The Cards and the Person: Finding Your Tarot Style


If you’re a strict “tarot purist” who insists on doing everything by the book, then I suggest that you quit reading now. Not that there’s anything wrong with being a purist, but to me, it’s only a single card in a much larger and more all-inclusive deck. 

I am someone who’s been traveling the road long enough to know the lay of the landscape. I learned to read when I was 14. I read “intuitively,” letting the individual cards speak to form a larger story. In “expert” books, some cards mean other things than what I take them to mean, and for me, meanings are fluid, not etched in stone. While my style has evolved, and there are certain conventions to which I still adhere, there others that did not serve me that I chose to let go—but that doesn’t mean they’re not right for someone else, just not me.

Maybe that’s why I believe that of all the spiritual tools we use to help us divine our destinies and reveal our inner truths, the tarot is, in many ways, the most personal. Unlike the signs of the zodiac—which choose us instead of the other way around—or the I Ching and Runes, which are fixed in interpretation and random in ways over which we have no control, the tarot is something we can customize to suit our individual taste, personality, and beliefs.

Listen to the Music

First off, there’s an absolutely mind-boggling array of tarot decks to choose from—everything from the classic Rider-Waite (and all its various iterations) to the Egyptian tarot, angel tarot, druid, goddess, erotic, animal spirit, voodoo, and even one that’s Jane Austen-based . And that’s a good thing, since sourcing a compatible deck is a lot like tuning into your favorite radio station: Some people like jazz. Some people like classic. Some prefer contemporary, punk, or country, while others would rather listen to new age or experimental. Music speaks to something unique in each person’s psyche, and tarot cards strike a similar chord. The trick to finding the one with which you have the closest affinity is to listen to what the cards tell you, but more than that, not just what they’re saying, but the way they’re saying it.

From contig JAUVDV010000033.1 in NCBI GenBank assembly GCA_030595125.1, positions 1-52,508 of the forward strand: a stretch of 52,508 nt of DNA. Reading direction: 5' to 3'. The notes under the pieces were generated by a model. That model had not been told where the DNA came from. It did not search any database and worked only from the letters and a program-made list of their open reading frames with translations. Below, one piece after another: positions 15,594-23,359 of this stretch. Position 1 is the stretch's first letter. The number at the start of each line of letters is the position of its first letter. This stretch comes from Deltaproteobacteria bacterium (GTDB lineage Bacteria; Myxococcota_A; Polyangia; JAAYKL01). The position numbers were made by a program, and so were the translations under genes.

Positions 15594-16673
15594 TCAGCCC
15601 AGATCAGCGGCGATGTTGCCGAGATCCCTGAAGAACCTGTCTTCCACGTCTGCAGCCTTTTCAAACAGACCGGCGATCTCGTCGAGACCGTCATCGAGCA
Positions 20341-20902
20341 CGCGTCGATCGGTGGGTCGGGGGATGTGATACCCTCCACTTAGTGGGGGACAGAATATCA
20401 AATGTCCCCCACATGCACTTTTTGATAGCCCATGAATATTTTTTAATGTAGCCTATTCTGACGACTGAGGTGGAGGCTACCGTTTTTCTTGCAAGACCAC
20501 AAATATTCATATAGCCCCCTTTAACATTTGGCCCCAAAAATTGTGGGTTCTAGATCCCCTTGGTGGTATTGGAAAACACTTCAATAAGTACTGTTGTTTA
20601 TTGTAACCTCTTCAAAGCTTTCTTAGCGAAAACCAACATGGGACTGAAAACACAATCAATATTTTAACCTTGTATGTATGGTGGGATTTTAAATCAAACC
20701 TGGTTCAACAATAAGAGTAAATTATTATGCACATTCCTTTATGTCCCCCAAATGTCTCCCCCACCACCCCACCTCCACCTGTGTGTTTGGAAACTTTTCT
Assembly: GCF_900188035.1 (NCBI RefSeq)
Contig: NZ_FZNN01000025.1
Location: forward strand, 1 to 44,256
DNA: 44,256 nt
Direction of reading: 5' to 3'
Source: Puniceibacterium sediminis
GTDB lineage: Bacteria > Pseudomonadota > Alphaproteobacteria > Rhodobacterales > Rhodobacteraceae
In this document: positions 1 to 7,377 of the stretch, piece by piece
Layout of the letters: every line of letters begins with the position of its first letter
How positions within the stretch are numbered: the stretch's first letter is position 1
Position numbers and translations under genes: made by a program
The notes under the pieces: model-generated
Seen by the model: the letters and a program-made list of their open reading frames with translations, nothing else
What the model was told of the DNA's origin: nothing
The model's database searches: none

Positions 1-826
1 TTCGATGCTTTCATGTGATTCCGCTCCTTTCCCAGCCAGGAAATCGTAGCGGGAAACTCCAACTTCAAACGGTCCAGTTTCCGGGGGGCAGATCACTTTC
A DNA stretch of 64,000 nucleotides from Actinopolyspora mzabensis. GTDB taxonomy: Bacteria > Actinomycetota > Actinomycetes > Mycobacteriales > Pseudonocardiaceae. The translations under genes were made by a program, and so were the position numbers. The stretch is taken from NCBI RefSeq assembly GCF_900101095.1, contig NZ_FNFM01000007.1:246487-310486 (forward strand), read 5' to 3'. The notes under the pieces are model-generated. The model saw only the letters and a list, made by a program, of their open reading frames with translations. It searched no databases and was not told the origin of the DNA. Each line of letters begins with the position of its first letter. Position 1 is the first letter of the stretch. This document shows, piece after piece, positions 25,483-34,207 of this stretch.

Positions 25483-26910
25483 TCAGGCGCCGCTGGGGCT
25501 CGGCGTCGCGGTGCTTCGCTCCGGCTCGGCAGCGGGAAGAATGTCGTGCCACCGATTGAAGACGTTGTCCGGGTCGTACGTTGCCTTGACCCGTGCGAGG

So, if you’re going to be shopping for a deck for yourself, if at all possible, I suggest that you find a brick-and-mortar store that has sample decks for you to peruse because it’s my experience that actually holding the cards in your hands and viewing the images in person to see if they truly resonate with you gives you the best feel for whether or not you and the deck are truly meant for each other. 

Think of it like online dating: Someone can seem “perfect” at the other end of a touch screen, but in person, other factors—like pheromones, nervous habits, or adorable ones, and other clues to someone’s true personality—come into play. And those are the variables that often matter the most.

It’s Got to be Mutual 

Ultimately, the Tarot deck you choose should make you feel comfortable, safe, and inspired, because after the “first date,” you’re going to want to build a long-lasting relationship. Your tarot deck will become a confidante and a guide. If you let it, the tarot will ultimately tell you the truth, but the truth isn’t always going to be pretty, and there’s nothing worse than baring your soul to someone you can’t really communicate with.  Hearing the truth from someone who talks over, at, or anything other than to you, is a waste of time and effort.

If you can’t “meet up” with your prospective deck in person, try to find a site that lets you look at all of the cards in a given deck before you make your selection. (Some classic decks that have lovely interpretations of the Major Arcana still use numbered cards that resemble a poker deck to represent the lesser cards, which can be frustrating if you were hoping to use an interpretive style of reading.) 

Each card has its own story to tell, if you’re receptive to hearing it. And depending on the cards that surround it, that story changes to form an infinite combination of new interpretations. 

So, think of the tarot deck not only as music, but as if it were a book. Pick it up and sample a chapter or two. If you’re bored, confused, or just not interested, put it back on the shelf.  When you find something you just don’t want to put down? That’s the deck for you. (Personally, I use a very old Rider-Waite deck that once belonged to my grandmother. It came with a lot of baggage attached, and there were some things that needed to be settled before we found harmony, but that’s a story for another time.)

The Road Before You

Singling out a deck that speaks your language is only the first step in personalizing the tarot experience:  You can also pick and choose which spread is most relevant to the issue at hand; decide what will be the basis—a particular question, or something more open-ended—for any given reading, and even single out the one image you think best symbolizes yourself (“the significator”) to use as the core card of many spreads and readings. Next time, we’ll look into some other parts of this fascinating journey. 

Getting the right Tarot reading is crucial to understanding it. If you’re interested in seeing what the Tarot can do for you, and in unlocking its mysteries for your life, contact an advisor through KEEN today. 

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